Notes

1. In the following description of Hmong culture, White Hmong terms are provided for key concepts whenever English glosses might, if used alone, obscure important meanings or connote ideas not intended. We will employ the most widely used system for spelling Hmong, the Romanized Popular Alphabet (RPA) devised by Christian missionaries in the 1950s for White Hmong (see Heimbach, 1979). In RPA, word final b, j, v, d, s, m, and g represent, from highest to lowest, seven of eight distinctive tones. Words ending in any other letter are pronounced with a mid-tone. Double vowels indicate a vowel plus an angma or -ng. Thus, the spellings Hmong and Mong fairly well represent how Hmoob and Moob are pronounced, except for the high b tone. Inasmuch as the American public is familiar with the term Hmong, we will use it as the general cover term.

2. Hmong who attended school beyond the third grade before the middle 1960s acquired some knowledge of French, but English became a more popular subject as American military and economic aid to the country increased.

3. In the United States, allegations of excessive and inappropriate corporal punishment have caused legal difficulties for many Hmong parents and other responsible elders who have struck adolescents and young adults for persistent misbehavior, such as "dating" a clanmate. The seriousness of transgressions like intraclan sexual relations is often difficult for non-Hmong to appreciate.

4. Reliance on high tech forms of communication has helped, as well as frustrated, preserve Hmong culture. Families began keeping photographic and documentary records before leaving Laos, and cassette tape recorders were used in the refugee camps of Thailand to make copies of oral histories for family members in case they became separated during final relocation to other countries. Dispersed kin have continued to function as transnational groups via the telephone, mail, and the internet. Video and digital cameras give localized family groups additional ways of documenting their life in the United States. Young Hmong are employing contemporary materials, techniques, and machines to create new literary, oral, and visual art forms that celebrate and further develop their esthetic heritage. Additional information about the unique uses of technology by Hmong can be obtained from websites maintained by the Hmong Cultural Center (www.hmongcen-ter.org), the Hmong home page (www.hmongnet.org), and the Center for Hmong Arts and Talent (www.aboutchat.org).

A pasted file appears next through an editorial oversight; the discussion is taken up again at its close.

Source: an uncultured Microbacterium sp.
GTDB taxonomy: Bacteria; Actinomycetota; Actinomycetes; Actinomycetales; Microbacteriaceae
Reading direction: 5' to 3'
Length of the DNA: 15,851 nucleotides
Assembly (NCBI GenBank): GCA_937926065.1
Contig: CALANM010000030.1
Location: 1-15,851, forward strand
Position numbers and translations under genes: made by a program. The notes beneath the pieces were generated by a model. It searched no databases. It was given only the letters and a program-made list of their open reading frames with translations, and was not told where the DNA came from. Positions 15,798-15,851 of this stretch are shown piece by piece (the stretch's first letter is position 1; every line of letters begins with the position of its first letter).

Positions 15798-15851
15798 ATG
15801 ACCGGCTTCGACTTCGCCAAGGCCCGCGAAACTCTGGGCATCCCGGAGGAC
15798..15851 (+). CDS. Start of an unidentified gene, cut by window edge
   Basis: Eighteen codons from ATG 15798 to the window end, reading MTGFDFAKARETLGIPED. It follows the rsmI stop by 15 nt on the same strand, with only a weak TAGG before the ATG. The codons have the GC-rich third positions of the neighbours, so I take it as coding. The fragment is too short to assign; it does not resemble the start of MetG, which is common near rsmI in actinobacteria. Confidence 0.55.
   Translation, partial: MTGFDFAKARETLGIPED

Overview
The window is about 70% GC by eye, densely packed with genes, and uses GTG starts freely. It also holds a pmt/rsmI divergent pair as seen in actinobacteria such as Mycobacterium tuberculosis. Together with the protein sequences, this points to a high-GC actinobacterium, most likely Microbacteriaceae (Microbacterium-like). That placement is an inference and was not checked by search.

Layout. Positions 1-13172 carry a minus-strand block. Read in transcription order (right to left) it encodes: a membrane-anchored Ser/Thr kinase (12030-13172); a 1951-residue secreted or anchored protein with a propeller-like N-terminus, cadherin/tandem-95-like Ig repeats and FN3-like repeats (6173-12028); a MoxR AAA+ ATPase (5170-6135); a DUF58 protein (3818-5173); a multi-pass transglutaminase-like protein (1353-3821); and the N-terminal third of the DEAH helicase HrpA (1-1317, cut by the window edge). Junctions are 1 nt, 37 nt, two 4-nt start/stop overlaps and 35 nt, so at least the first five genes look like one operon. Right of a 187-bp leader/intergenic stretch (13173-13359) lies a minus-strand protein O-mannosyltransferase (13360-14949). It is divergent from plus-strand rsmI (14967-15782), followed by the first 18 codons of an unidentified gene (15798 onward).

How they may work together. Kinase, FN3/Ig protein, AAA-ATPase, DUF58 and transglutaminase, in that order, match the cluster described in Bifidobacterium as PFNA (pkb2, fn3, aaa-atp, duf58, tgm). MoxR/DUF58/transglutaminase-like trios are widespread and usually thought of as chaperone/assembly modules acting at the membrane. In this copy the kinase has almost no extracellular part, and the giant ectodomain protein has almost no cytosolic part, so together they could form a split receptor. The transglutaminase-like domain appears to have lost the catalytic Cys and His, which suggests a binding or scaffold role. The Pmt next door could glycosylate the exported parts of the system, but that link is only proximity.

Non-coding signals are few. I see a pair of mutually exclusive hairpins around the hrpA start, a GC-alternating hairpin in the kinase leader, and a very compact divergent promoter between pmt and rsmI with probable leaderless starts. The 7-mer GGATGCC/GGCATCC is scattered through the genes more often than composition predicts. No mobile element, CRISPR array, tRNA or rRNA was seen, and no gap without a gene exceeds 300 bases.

5. Minnesota State legislators have been unsuccessful in trying to draft a law that allows Hmong to marry legally without the involvement of clergy, court officers, or other traditional representatives of the state. The plan has been to give mej koob the authority to "perform" marriages and the responsibility of making sure that all relevant statutes were being obeyed. Persons who act as mej koob see their proper role as one of merely facilitating the process by which the involved families agree to various conditions, such as the amount of the nqis tshoob, or "marriage payment." These negotiators do not want to monitor the actions of parents on behalf of the state, and Hmong advocates for women's rights question the fairness of a law that privileges a status role occupied almost exclusively by men.

6. Additional information about Hmong history, culture, and social organization can be found in Hutchinson (1997) and Keown-Bomar and Dunnigan (2002). Koltyk's (1998) short ethnography describes the acculturative experiences of Hmong refugees in a U.S. midwestern city, while Donnelly (1994) focuses on the lives of Hmong women who migrated to Seattle. The intersection gender and generation in Hmong society is the subject of a master's thesis by Hagemeister (1994).

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